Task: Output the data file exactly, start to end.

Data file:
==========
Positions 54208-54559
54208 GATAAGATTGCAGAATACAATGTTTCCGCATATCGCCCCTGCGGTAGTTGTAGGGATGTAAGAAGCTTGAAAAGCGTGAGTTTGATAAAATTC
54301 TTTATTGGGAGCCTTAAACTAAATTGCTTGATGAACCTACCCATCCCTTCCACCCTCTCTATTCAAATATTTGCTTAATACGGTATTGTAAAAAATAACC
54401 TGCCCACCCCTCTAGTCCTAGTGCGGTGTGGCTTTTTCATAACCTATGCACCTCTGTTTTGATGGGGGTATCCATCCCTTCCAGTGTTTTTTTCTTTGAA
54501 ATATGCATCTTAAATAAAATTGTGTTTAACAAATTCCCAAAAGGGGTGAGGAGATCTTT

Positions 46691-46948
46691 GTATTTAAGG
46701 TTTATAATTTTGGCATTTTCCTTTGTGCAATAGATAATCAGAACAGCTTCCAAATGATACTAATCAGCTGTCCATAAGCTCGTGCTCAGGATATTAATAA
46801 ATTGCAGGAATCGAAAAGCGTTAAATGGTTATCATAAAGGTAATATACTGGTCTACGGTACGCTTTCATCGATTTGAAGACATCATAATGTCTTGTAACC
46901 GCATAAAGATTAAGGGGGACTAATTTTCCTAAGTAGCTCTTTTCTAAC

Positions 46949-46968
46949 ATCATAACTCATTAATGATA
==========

Positions 54208-54559
54208 GATAAGATTGCAGAATACAATGTTTCCGCATATCGCCCCTGCGGTAGTTGTAGGGATGTAAGAAGCTTGAAAAGCGTGAGTTTGATAAAATTC
54301 TTTATTGGGAGCCTTAAACTAAATTGCTTGATGAACCTACCCATCCCTTCCACCCTCTCTATTCAAATATTTGCTTAATACGGTATTGTAAAAAATAACC
54401 TGCCCACCCCTCTAGTCCTAGTGCGGTGTGGCTTTTTCATAACCTATGCACCTCTGTTTTGATGGGGGTATCCATCCCTTCCAGTGTTTTTTTCTTTGAA
54501 ATATGCATCTTAAATAAAATTGTGTTTAACAAATTCCCAAAAGGGGTGAGGAGATCTTT

Positions 46691-46948
46691 GTATTTAAGG
46701 TTTATAATTTTGGCATTTTCCTTTGTGCAATAGATAATCAGAACAGCTTCCAAATGATACTAATCAGCTGTCCATAAGCTCGTGCTCAGGATATTAATAA
46801 ATTGCAGGAATCGAAAAGCGTTAAATGGTTATCATAAAGGTAATATACTGGTCTACGGTACGCTTTCATCGATTTGAAGACATCATAATGTCTTGTAACC
46901 GCATAAAGATTAAGGGGGACTAATTTTCCTAAGTAGCTCTTTTCTAAC

Positions 46949-46968
46949 ATCATAACTCATTAATGATA